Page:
- Plan content ahead of time
- Track scheduled posts
- Highlight tags, hashtags or mentions
- Visualize your content cadence and themes
Spreadsheets work well for basic setup, and you can couple these with third-party tools as well. When planning content, I also like to use resources such as emojipedia (an easy way to copy/paste emojis planned right into your posts), or fun holiday sites like Holiday Insights or National Today. These can also be used as you put your monthly one sheets together.
Within your content calendar, map out the following:
- Post date
- Post day
- Notes such as key holidays, events, promos, etc. that are date-specific)
- Channel (Facebook, Twitter, Instagram, etc.)
- Post text (per channel)
- Post image (per channel)
- The scheduled time (if pre-scheduling content)
Check out some of the example setups here.
4) Scheduling platforms
Once your content is planned, you need to determine if you are going to post your content in real-time or if you will schedule the content to post as you wish. Scheduling platforms can be a lifesaver for the latter. I am a big fan of SproutSocial for both social media scheduling as well as metrics reports and social media listening. Whatever scheduling platform you choose, ensure that you are also able to use channel tags appropriately, choose dates and times for posts and have an easy way to monitor posts as they go live.
It’s important not to ‘set it and forget it’. This is where your content calendar can be helpful. Make note of when content is scheduled so that you can unschedule things as needed, move content around based on real-time events, or go dark completely in the event of high-impact situations. (Think: Capitol Siege, riots, 9/11 … events where no one has any business touting their brands on social media in moments of devastation or nationwide unrest).
Ensure that even if you are pre-scheduling content, that you have someone dedicated to monitoring your channels in real-time so that you can respond – 79 percent of customers expect a respond to social media posts or comments within 24 hours. If you are on the channels, be prepared to engage and response. It is social, after all.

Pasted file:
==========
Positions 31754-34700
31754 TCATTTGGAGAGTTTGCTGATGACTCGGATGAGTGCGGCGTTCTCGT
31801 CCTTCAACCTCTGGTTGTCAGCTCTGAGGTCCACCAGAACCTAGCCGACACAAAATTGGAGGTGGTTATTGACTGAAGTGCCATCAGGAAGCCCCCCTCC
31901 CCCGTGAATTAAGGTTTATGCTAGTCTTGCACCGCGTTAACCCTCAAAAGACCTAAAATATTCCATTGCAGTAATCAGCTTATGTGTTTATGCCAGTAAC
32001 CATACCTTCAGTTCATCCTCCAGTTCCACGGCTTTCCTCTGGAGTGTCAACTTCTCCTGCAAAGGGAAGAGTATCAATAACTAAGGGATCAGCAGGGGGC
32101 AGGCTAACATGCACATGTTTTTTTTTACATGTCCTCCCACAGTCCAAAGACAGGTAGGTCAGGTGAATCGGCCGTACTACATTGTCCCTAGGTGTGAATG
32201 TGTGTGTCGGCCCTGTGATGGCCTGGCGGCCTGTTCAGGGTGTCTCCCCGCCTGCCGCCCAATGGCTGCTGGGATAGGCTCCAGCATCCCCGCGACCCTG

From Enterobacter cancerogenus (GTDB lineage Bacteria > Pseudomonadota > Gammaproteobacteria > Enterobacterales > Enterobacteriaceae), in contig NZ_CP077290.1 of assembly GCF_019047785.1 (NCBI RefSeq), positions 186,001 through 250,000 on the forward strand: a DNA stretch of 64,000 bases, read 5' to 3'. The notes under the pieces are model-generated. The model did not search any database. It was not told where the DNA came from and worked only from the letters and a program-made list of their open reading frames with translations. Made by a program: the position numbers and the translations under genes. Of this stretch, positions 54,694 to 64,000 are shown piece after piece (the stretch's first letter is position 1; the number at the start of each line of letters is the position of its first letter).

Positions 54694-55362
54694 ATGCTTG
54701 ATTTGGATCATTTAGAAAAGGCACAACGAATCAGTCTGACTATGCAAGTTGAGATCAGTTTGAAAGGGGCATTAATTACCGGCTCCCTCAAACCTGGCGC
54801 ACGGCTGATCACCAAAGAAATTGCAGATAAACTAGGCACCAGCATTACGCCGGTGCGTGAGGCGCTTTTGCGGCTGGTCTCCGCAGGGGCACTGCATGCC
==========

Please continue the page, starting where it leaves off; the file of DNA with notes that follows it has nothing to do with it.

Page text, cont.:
Establishing a repeatable process for social media helps you maintain consistency across multiple channels. As entrepreneurs, we wear many hats, why not ease the burden that social media can sometimes put on us by using tools to streamline the process? Once you have those processes in place, it makes it that much easier to hand off tasks to others on your team – and we all know delegation is key when running a business.
About the author
Melissa Harrison is CEO and founder of Allee Creative, a content marketing agency based in Minnesota. For the past 17 years, Harrison has developed marketing strategies for brands across the globe leading creation, curation and content execution. Her niche is small business, B2B, nonprofit, association, professional services, healthcare and higher education industries. She’s been named a Top Content Marketer and a Top Young Entrepreneur by CMI and Minnesota Business. She also is a four-time recipient of the Hermes Creative Award. Content strategy, processes and timelines are her jam. Connect with her on LinkedIn, Twitter or Instagram.